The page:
Newspaper article International New York Times

Afghan Woman, Once a Pariah, Is Now a Martyr ; Death at Hands of Mob Transforms Victim into Rare Religious Champion

Newspaper article International New York Times

Afghan Woman, Once a Pariah, Is Now a Martyr ; Death at Hands of Mob Transforms Victim into Rare Religious Champion

Article excerpt

Farkhunda has emerged as the rarest of Afghan figures: a female religious champion who ventured into a shrine to preach Islam and was felled by ignorant men.

In indignant tones, the Islamic law student told her family about the superstitious practices she had witnessed earlier that day at a historic shrine in Kabul.

She had seen illiterate mullahs sell good-luck charms and visitors who were convinced that prayers offered in the shrine were bound to come true.

Over a family dinner, the student, a 27-year-old woman named Farkhunda, vowed to return and speak out against what she deemed superstitious and un-Islamic behavior.

That decision -- and what awaited her at the shrine -- has convulsed Kabul.

When she returned there last week and began chastising people for their ignorance, an attendant at the shrine countered with a far more dangerous accusation: This woman, he shouted, was an infidel who had burned the Quran. A sparse crowd quickly became a mob of hundreds, and the men railed at her, beat her and set fire to her body.

In little over a week since then, Farkhunda has been transformed from a woman so despised that officials had defended her lynching, into a celebrated martyr. And more, she has emerged as the rarest of Afghan figures: a female religious champion who ventured into a shrine to preach Islam and was felled by ignorant men.

"Farkhunda was a true Muslim, a religious hero," said Shahla Farid, a law lecturer at Kabul University and a member of a commission appointed by the Afghan president to investigate Farkhunda's death. "Here a woman challenged a man and defended Islam."

The shrine attendant who falsely accused her of burning the Quran now sits in jail, as do more than two dozen other men accused of a role in her death, which was captured in numerous cellphone videos. There are growing calls for the public executions of those responsible.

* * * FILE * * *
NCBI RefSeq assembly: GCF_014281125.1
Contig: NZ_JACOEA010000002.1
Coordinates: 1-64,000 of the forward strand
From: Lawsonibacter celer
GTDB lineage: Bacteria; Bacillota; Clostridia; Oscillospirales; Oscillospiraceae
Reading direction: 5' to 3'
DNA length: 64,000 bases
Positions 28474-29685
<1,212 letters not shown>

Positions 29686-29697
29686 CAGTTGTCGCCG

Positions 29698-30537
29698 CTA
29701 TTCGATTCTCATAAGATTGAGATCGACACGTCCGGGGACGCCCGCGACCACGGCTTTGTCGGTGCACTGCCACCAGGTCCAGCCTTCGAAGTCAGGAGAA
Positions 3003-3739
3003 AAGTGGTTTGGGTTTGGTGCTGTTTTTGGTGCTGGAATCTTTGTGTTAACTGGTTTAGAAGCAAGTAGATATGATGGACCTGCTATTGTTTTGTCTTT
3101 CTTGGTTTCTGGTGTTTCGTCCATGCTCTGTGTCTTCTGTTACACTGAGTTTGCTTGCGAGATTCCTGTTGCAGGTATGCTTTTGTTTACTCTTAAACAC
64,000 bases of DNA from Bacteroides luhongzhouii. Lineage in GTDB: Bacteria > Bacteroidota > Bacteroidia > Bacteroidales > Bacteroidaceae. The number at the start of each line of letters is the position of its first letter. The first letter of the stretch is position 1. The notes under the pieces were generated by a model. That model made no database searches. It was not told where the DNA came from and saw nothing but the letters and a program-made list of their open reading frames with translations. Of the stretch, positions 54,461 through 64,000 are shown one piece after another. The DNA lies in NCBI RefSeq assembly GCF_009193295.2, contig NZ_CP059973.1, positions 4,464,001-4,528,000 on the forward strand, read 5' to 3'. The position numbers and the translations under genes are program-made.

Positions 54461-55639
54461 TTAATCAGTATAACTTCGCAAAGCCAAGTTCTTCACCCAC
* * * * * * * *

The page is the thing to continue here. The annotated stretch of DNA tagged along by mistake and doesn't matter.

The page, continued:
Banners depicting Farkhunda's face grace the spot where she was killed. And her family, first told to flee the capital for their own safety, has proudly taken her name as their surname.

The country's Religious Affairs Ministry has pledged to rid shrines of fortunetellers and peddlers of good-luck charms, whom Farkhunda was preaching against when the crowd turned on her.

For some women in Kabul, the despair and terror they felt upon watching Facebook videos of the lynching have given way to a cautious hope.

"She has improved the status of women in Islam and in our community," Ms. Farid said. "I believe Farkhunda is now giving more hope to more women."

But Ms. Farid allowed that her female students were less optimistic. When a new school year opened this past week, only two of the 30 enrolled female students appeared for her class; male attendance was better. Usually, she said, it is the opposite when the school year begins: Female students, who are more isolated, show up for the first lectures, while the male students skip class to hang out. …

Search by... Author
Show... All Results Primary Sources Peer-reviewed

Oops!

An unknown error has occurred. Please click the button below to reload the page. If the problem persists, please try again in a little while.